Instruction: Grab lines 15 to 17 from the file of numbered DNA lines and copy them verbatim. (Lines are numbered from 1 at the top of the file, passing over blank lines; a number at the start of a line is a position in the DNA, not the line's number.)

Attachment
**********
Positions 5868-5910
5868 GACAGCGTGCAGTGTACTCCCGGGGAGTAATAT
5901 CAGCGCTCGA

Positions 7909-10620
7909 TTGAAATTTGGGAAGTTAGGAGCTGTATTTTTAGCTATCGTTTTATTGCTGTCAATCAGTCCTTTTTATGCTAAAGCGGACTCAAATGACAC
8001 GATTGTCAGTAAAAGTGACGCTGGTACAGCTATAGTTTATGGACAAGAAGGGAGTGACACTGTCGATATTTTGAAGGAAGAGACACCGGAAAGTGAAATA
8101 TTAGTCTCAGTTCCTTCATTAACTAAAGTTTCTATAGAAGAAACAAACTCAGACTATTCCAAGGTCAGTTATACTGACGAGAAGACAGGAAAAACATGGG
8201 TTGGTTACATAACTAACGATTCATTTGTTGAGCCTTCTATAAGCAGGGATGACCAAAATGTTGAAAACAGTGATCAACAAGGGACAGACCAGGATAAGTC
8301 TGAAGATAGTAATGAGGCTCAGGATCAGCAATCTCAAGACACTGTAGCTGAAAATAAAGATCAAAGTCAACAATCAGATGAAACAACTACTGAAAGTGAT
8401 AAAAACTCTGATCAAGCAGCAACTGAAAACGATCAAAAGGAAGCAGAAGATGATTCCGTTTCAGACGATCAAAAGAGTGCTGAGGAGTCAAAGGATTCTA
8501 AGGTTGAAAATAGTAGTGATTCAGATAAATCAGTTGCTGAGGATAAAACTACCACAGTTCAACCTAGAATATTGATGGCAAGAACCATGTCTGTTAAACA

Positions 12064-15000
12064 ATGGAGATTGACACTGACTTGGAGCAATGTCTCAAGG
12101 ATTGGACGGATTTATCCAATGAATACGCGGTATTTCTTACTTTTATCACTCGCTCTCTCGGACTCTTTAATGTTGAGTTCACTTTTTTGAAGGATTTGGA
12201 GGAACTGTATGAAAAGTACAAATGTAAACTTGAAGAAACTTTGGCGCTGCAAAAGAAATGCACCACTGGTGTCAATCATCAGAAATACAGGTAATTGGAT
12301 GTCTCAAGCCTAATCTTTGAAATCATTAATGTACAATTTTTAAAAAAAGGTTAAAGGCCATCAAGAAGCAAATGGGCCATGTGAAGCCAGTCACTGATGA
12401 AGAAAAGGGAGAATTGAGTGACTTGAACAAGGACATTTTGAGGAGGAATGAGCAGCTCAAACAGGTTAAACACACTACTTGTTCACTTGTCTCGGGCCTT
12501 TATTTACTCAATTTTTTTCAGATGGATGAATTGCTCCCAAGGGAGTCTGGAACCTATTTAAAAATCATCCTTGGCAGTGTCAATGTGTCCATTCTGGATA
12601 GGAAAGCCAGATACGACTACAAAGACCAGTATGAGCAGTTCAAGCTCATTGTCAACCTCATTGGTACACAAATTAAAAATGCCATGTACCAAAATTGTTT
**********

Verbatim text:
12201 GGAACTGTATGAAAAGTACAAATGTAAACTTGAAGAAACTTTGGCGCTGCAAAAGAAATGCACCACTGGTGTCAATCATCAGAAATACAGGTAATTGGAT
12301 GTCTCAAGCCTAATCTTTGAAATCATTAATGTACAATTTTTAAAAAAAGGTTAAAGGCCATCAAGAAGCAAATGGGCCATGTGAAGCCAGTCACTGATGA
12401 AGAAAAGGGAGAATTGAGTGACTTGAACAAGGACATTTTGAGGAGGAATGAGCAGCTCAAACAGGTTAAACACACTACTTGTTCACTTGTCTCGGGCCTT